NTV television said up to six people were trapped at the site, including the girl’s cousin.
The region’s governor said 70 people had been pulled out alive by Friday evening, although how many more were missing remained unknown by sunset.
Rescuers set up tents in a small park away from the buildings for families to spend the night in safety and relative warmth.
On the Greek island of Samos, near the quake’s epicenter, people rushed out into the streets in panic.
“It was chaos,” said deputy mayor Giorgos Dionysiou. “We have never experienced anything like this.”
The Greek civil protection agency told Samos residents in a text message to “stay out in the open and away from buildings.”
Greece and Turkey are situated in one of the world’s most active earthquake zones.
The two neighbors also suffer from historically poor relations despite both being members of the NATO military alliance.
But the quake saw a spurt of what pundits immediately termed “earthquake diplomacy,” with calls exchanged by their foreign ministers and then, hours later, Mitsotakis and Erdogan.
“Whatever our differences, these are times when our people need to stand together,” the Greek prime minister said on Twitter.
“Thank you, Mr. Prime Minister,” Erdogan tweeted in reply. “That two neighbors show solidarity in difficult times is more valuable than many things in life.”
The US State Department said Washington was “heartened” by the newfound cooperation.
France, whose President Emmanuel Macron has sparred repeatedly with Erdogan in the past year, said it stood in “full solidarity” with the two countries.
Some of the world’s strongest earthquakes have been registered along a fault line that runs across Turkey to Greece.
In 1999, a 7.4 magnitude earthquake struck Turkey’s northwest, killing more than 17,000 people, including 1,000 in Istanbul.
In Greece, the last deadly quake killed two people on the island of Kos, near Samos, in July 2017.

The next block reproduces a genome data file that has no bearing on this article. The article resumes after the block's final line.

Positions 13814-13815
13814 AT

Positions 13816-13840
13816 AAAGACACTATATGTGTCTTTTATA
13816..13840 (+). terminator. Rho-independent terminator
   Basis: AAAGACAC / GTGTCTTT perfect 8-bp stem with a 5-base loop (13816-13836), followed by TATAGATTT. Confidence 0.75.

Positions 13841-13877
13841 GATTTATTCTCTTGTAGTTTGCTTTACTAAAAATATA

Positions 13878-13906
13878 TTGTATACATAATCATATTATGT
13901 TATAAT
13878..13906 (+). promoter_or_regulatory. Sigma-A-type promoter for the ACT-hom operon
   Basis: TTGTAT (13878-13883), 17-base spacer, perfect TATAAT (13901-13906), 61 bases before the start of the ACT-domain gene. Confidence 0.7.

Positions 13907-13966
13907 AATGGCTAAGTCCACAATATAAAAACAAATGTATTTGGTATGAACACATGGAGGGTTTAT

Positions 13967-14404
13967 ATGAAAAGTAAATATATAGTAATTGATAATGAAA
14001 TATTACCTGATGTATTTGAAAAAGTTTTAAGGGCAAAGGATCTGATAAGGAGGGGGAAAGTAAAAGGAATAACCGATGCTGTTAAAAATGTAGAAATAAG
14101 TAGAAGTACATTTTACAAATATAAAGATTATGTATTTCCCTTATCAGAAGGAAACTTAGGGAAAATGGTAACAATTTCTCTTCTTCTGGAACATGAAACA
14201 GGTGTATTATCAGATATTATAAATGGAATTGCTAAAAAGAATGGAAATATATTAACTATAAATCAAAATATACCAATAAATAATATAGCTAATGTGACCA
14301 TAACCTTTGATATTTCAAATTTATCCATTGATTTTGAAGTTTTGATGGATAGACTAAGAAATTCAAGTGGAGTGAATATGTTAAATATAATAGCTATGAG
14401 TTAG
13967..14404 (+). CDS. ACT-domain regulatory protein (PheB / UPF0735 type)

How the Arab News survey of French people of Arab origin was conducted

Updated 29 min 33 sec ago

How the Arab News survey of French people of Arab origin was conducted

  • Arab News en Francais-YouGov poll was based on sample of nearly 1,000 people spread across five age groups
  • A very large proportion of the respondents identified their country of origin as Algeria, followed by Morocco

DUBAI: As a wave of Islamist attacks hit France, Arab News en Francais commissioned YouGov, the leading online polling company, to conduct a study to provide answers to the recurrent phenomenon.

The survey was based on a sample of nearly 1,000 respondents living in France, spread across five age groups, six countries of origin, three types of residential areas, five categories of employment and three educational levels. The aim was to ascertain the sense of inclusion and level of integration of French Arabs and Muslims in French society.

The survey covered a sample of 52 percent of women and 48 percent of men, across five age groups: 18-24 years (15 percent); 25-34 years (31 percent); 35-44 years (32 percent); 45-54 years (14 percent); and 55 years or older (8 percent).

A large proportion of the respondents identified their country of origin as Algeria (43 percent). The other prominent countries of origin were Morocco (32 percent), Tunisia (14 percent), Lebanon (3 percent), Egypt (2 percent) and other Arab states (6 percent).

The working status of the respondents fell into the following categories: 65 percent employed; 10 percent unemployed; 8 percent students; 3 percent retired; and 14 percent others. Of the respondents, 49 percent live in large cities, 39 percent in medium cities and 12 percent in rural areas.

The sample included people of various education levels: 20 percent do not hold a bachelor’s degree; 24 percent hold a bachelor’s degree or its equivalent; and 55 percent hold a higher education degree.

The findings show that 65 percent said they would support the French values of secularism in their home country. An even higher number, 80 percent, of respondents over 45 years of age supported this opinion. If the majority of respondents defended the French secular model, less than half (46 percent) opposed the same model in Arab countries.